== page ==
Two Filipino-Australian actors perform in a touching play about a mother's unconditional love and self-sacrifice.
I watched the play 'His Mother's Voice' with no expectations. I didn't even know it was on and went along on a friend's invite. She mentioned two of the actors in the play are Filipinos. This is a rarity in the Sydney theatre scene so I was in.
Imagine my surprise then when the play swept me off my feet with its story about a mother's self-sacrifice and courage in the face of adversity. Actress Renee Lim, who plays the central role as mom Yang Jia to Harry Tseng's Qian Liu, gave a moving portrayal of a piano teacher who lived in the wrong place at the wrong time - Shanghai, 1966, when it was a crime punishable by death to enjoy, or worse, teach Western music.
As the play is set during the tumultuous period of the Cultural Revolution in China, 'His Mother's Voice' was a welcome study to a dark chapter in Chinese history. Up until the play, I never thought much, nor fully appreciated, the struggle that millions of Chinese had to endure to survive that era - and the tough choices many had to make.
As for the casting, I almost wanted to clap out loud and do a fist-pump when Filipino-Australian actors John Gomez Goodway and Felino Dolloso walked onstage. One of the big things Filipinos miss out on when they migrate overseas is the vibrant Philippine-based arts and culture community.
In Manila, people are spoilt for choice. In Sydney, you can count on one hand, on any given year, the number of plays with Asian actors dominating the stage and based on an Asian narrative, 'His Mother's Voice' being one of them.
No wonder Goodway thought the play is significant on several levels.
"Many plays by the Asian community seem to target its own community, and a broader audience only as a side effect - I don't see this as a bad thing in any way. In contrast, 'His Mother's Voice' is really trying to connect to a wider, cross-cultural audience."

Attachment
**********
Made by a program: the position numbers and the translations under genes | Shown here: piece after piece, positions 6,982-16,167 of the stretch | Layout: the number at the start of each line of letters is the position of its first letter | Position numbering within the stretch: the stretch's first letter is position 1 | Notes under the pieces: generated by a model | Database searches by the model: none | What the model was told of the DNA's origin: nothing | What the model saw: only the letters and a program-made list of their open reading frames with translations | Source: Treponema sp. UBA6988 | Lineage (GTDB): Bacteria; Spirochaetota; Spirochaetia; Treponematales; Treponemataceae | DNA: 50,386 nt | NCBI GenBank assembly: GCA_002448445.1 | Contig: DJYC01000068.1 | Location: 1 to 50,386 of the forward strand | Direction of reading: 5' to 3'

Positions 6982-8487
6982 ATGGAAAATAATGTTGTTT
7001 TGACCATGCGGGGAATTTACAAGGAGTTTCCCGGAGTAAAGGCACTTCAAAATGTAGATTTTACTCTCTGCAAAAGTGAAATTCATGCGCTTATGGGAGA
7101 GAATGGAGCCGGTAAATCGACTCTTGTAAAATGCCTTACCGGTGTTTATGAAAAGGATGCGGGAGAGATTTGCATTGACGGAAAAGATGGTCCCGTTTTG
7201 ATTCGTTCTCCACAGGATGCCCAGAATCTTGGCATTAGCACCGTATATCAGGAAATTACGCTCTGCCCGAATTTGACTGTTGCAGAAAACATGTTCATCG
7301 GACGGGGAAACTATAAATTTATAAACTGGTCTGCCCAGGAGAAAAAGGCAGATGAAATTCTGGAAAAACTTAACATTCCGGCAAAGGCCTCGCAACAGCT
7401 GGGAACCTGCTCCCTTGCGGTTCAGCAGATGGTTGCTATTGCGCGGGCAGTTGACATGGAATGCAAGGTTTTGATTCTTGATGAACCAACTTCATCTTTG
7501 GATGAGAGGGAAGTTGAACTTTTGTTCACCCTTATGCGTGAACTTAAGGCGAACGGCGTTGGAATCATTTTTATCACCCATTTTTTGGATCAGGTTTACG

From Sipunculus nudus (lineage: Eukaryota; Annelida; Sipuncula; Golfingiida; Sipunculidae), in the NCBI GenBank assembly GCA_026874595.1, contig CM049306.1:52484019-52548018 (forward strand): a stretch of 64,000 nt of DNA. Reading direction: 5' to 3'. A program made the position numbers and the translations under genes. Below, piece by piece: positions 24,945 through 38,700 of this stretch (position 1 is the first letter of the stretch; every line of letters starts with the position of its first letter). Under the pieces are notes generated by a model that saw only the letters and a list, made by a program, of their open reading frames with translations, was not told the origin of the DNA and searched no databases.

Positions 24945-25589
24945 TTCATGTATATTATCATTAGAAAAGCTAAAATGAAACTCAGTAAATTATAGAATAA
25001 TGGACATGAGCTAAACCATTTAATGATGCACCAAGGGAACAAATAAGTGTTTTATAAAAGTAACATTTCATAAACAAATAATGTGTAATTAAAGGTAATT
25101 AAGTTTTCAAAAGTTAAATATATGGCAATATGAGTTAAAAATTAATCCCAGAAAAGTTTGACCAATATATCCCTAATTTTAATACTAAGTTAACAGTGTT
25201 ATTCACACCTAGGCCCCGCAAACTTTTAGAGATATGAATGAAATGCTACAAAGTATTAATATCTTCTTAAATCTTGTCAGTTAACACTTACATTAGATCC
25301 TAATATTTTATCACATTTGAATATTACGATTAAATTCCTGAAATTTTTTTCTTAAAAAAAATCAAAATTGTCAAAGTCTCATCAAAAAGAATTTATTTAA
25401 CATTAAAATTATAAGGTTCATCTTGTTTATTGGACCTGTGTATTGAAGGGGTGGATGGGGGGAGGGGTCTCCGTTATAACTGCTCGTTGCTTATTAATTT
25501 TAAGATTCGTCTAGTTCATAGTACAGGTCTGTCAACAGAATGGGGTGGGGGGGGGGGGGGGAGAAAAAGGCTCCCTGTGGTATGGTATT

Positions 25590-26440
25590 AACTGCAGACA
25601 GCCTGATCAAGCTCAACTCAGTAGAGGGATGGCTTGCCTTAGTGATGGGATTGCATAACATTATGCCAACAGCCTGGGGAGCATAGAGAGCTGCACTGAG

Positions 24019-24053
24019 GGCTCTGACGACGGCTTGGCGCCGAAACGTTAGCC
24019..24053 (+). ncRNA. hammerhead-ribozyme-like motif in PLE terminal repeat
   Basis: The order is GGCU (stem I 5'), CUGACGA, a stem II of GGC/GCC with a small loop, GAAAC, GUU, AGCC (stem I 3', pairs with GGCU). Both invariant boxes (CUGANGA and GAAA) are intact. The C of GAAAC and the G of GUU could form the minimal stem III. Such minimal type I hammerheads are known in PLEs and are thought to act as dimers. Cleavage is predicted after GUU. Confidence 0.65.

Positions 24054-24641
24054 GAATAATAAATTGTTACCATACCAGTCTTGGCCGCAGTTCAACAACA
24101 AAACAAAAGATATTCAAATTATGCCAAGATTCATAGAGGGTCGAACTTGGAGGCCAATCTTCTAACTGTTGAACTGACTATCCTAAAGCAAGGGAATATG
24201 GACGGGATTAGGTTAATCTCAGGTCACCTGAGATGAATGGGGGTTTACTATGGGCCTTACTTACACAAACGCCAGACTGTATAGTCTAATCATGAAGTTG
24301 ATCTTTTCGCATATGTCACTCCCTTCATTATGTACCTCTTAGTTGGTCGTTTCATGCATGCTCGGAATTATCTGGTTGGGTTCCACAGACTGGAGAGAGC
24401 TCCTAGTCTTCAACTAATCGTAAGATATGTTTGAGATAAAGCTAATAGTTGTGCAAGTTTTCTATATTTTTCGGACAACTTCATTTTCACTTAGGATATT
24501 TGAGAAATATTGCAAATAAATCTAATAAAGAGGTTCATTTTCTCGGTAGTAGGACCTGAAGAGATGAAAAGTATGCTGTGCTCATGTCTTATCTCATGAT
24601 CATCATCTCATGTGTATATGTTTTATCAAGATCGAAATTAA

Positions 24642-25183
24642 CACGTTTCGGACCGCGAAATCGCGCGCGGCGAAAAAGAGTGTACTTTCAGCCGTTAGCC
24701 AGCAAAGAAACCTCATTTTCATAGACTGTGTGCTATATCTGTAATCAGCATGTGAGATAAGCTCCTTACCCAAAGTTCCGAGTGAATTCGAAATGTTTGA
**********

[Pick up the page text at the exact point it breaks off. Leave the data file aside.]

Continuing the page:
The play is also one of those rare productions where 10 out of a cast of 12 are Asian.
"It shows that Asian actors are castable in the Australian theatre and entertainment industry, and that we have some great stories waiting to be told," he said.
It wasn't like the production intended to make a big statement about injecting cultural diversity onto the Australian stage - more like a cultural awakening. Asian stories and Asian actors have a place in Australian theatre and not necessarily the fringe.
'His Mother's Voice' had its lighter moments, which made it doubly enjoyable, including the endearing performances of actors Monica Sayers and Alice Keohavong during the negotiation and arbitration scene.
The narrative will resonate with every Filipino-Australian who knows first hand what Filipino parents have to give up just so their kids can have a better life.
As mom Yang Jia said in one of her scenes, there are two things she can give to her son: love and preparation. Love comes naturally while preparation is a lot of hard work - the full meaning of which was explored, through a healthy mix of drama and comedy.
I did not expect to enjoy the play this much but I did. A huge credit to the writer Justin Fleming and director Suzanne Millar for shining the spotlight on a beautiful story that needed to be told. They did so with just the right amount of grit and grace.
Photos courtesy of Breathing Light Photography
His Mother's Voice
Until 17 May 2014
Wed - Saturday 7pm, Sunday 5pm
ATYP Studio 1, The Wharf (Pier 4, Hickson Road, Walsh Bay)
02 9270 2400
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